Posted in My Makes

The Lady in Red

I have been a little bit in love with Christine Haynes’ Emery dress for a while now.

Christine Haynes Emery

It’s not difficult to see why. That flattering neckline. Those cute little short sleeves. That fitted bodice. That gathered skirt. This style of dress suits me well, I think. But, alas and alack, the dress pattern costs $18, plus whatever postage to the UK would be. Even the PDF is $14. Plans to buy the PDF remained in the pipeline, but never quite came round to fruition.

And then, by chance, I happened upon this little pattern New Look 6262 on the Simplicity website. Flattering neckline, cute little short sleeves, fitted bodice, gathered skirt…sound familiar? And it was then that I realised the pattern was on sale and only cost £2.98, plus about 80p postage and packaging. I took it as a sign from above. It was clearly Meant To Be.

So I bought it, obviously.

And I bought some gorgeous red floral cotton from Sew Over It to go with it:

This was actually the first dress that I haven’t attempted to make in a day. It’s the hardest garment I’ve sewn to date (even though it’s not actually that hard) and the fit was trickier, so I wanted to take my time. I also made a toile for the first time, since I didn’t want to take any chances with the fit. But I didn’t get any photos of that!

Once I’d adjusted the bust and waist darts, and drafted new bodice pattern pieces out of grease-proof paper (I don’t have any pattern paper), I was ready to cut into my lovely fabric.

Pattern pieces feat. grease-proof paper

And here they all are, darts marked and interfacing ironed on:

The next day I sewed up the front and back darts, and then sewed the front and back bodice pieces together:

A cute little crop top, no?

At this point I got a little sloppy with my pictures, mainly because the sewing got a bit stressful. But anyway. I sewed the skirt pieces together, gathered the skirt at the waist and stitched the gathered edge to the bodice. Then I tried the dress on, and discovered that the waist of the dress was sitting a good few centimetres off my natural waist. I toyed with the idea of leaving it as is, and using a belt to raise the waist a little, just because I’m lazy and I couldn’t be bothered to alter it after already having stitched the seam once. But then I had a little talk with myself, and decided that it would always bother me if I didn’t do anything about it. So I pinched about 3cm out of the waist seam and stitched the new waist onto the skirt. Then I unpicked the original waist seam, and trimmed off the excess fabric before finishing the raw edges. It took some time but I’m very glad I bothered, as when I tried on the dress again the bodice fit much better and sat on my natural waist. Patience: one. Laziness: nil.

I always get excited at the point when it first starts to look like a dress!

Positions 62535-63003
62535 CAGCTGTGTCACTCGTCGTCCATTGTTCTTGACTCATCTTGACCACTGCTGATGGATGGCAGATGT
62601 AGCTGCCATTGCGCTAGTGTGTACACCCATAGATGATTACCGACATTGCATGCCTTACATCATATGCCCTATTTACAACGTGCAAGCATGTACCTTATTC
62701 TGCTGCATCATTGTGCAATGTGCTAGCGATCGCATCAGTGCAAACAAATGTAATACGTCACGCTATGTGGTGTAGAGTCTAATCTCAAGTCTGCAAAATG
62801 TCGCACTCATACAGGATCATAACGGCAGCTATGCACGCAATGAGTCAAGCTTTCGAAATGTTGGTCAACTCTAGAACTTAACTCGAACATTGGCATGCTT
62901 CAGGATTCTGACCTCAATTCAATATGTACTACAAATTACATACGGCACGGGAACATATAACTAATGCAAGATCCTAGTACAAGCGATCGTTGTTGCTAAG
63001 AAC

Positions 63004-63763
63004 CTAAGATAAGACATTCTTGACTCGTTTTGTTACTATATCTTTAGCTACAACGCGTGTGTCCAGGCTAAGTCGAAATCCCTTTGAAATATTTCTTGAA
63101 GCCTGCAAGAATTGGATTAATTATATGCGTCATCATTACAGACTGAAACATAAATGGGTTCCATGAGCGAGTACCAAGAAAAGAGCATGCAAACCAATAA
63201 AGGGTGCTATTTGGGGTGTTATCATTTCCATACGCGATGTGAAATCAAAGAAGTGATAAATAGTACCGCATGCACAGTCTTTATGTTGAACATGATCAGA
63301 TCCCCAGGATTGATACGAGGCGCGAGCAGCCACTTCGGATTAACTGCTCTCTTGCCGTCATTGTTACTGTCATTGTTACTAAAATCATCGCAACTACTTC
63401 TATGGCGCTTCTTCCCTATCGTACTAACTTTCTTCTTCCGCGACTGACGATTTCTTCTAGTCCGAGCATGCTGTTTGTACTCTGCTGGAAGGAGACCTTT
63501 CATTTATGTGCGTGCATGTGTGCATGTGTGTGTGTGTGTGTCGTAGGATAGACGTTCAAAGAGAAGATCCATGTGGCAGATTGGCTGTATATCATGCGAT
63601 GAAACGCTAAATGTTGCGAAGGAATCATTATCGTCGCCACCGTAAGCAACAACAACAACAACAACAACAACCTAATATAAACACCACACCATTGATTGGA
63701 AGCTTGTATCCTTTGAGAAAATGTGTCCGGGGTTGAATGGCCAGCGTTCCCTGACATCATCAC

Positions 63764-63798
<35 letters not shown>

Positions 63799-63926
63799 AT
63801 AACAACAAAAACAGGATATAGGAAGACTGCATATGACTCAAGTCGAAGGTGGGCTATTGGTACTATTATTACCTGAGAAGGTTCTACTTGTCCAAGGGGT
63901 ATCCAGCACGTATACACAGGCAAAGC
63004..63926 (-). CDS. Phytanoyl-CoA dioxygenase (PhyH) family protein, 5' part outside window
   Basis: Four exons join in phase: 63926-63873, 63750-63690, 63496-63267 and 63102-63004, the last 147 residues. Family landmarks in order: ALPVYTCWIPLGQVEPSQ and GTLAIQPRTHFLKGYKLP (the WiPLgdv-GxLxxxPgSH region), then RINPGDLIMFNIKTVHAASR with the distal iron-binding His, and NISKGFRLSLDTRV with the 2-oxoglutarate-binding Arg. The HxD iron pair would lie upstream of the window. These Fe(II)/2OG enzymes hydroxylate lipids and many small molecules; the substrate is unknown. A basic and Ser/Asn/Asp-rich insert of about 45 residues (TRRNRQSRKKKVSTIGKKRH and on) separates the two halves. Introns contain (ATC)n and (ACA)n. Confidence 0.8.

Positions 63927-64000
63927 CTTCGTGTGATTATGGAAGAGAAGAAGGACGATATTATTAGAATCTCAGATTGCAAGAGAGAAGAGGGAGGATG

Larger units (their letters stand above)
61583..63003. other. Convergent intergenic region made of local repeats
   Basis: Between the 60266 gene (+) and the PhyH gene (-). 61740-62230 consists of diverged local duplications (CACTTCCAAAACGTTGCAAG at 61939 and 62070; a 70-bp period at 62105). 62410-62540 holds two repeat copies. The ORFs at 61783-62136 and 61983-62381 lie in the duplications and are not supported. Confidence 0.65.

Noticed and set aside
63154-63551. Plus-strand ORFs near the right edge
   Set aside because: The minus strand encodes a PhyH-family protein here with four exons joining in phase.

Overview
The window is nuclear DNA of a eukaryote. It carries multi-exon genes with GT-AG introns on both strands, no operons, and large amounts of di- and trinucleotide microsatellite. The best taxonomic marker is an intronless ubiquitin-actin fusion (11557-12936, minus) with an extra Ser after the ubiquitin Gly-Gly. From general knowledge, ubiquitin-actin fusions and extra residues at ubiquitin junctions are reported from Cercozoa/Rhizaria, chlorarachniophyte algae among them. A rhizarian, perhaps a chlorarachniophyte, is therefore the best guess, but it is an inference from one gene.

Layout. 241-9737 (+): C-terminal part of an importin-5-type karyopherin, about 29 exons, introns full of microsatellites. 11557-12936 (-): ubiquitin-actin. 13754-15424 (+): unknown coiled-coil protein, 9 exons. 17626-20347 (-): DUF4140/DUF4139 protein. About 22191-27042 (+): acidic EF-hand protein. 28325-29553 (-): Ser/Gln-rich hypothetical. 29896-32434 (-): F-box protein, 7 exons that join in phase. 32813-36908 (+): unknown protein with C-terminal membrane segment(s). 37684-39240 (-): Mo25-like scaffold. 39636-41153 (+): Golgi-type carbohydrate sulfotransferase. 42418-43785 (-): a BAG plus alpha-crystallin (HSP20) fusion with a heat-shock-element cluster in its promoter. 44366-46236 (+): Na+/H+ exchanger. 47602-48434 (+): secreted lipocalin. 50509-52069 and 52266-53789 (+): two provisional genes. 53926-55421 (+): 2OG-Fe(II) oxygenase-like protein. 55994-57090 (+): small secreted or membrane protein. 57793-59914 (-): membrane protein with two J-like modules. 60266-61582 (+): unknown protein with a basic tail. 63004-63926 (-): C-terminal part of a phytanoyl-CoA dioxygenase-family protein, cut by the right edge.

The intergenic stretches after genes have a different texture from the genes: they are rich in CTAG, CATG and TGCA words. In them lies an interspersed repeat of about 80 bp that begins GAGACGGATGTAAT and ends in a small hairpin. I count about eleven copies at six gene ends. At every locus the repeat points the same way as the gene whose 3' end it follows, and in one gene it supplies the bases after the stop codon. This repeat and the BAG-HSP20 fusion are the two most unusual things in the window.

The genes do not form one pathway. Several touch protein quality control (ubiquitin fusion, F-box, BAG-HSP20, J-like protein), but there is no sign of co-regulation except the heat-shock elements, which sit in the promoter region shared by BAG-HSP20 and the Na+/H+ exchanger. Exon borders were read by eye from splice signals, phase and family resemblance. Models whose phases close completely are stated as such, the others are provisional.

Then it was zip time (oo err). The instructions called for an invisible zip, but seeing as they scare me, and I don’t have an invisible zip foot, I decided just to insert an ordinary dress zip. I figured the fabric was busy enough that the stitch lines wouldn’t be too obvious. After some faffing and tutting and mopping of brows, the zip was in!

Now I can actually try on the dress with no pins plunging themselves into my flesh

Facing time! This was a bit fiddly as the front neckline on my bodice had stretched out of shape a little – pretty annoying as I’d stay-stitched the whole of the neckline edge! But I managed to stitch it down, once I’d attached the facing pieces to each other and finished the raw edge:

Once the facing was on I moved onto the sleeves. They were only my second ever pair of set-in sleeves but I’m pretty proud of them – no puckers or gathers along the seam line! Yay!

Pinning the hem feat. indecent knee exposure

The last thing to do was the bottom hem. The skirt was just below knee length, even after I’d raised the waist by several centimetres, so I lopped off 6cm from the bottom, making the skirt just above the knees. Then I pressed under the hem allowance and whizzed my machine round the hem.

Then all that was left to do was a few hand stitches to secure the edges of the facing against the zip, and to catch-stitch the facing to the shoulder seam allowances. Et voila!

We did it, guys. Only took about four days

I’m really pleased with this dress. It’s the most complicated garment I’ve attempted so far and I don’t think I did too bad a job with the fit. It has a bit of ease so I can actually move/sit down/wave my arms around without the fear of a seam ripping at any moment, but it’s fitted enough to give me a nice waist, avoiding the oh-so-flattering bin-bag look. Plus the fabric is so beautiful and cheerful, I love it! The only small thing that bugs me is that the zip gapes a little at the back of the neck, but I’ve made a note of this, so hopefully I can adjust that for the next time I make this dress.

And I’m sure I will be making more New Look 6262s over time. It’s a lovely little pattern, and not a bad match for the Emery dress at all! Plus there are variations for capped sleeves, or no sleeves, and an option for a V-neck, so hopefully I can make myself several different versions over time.

So if you don’t live in America, or if the Emery dress is a bit too expensive for you, or if you don’t fancy piecing together 50-odd pages of the PDF, New Look 6262 is the way forward!





Hello! I'm Hannah and I'm a Classics undergrad at Cambridge. I spend most of the time which I should be spending on my degree crocheting and sewing instead.

7 thoughts on “The Lady in Red

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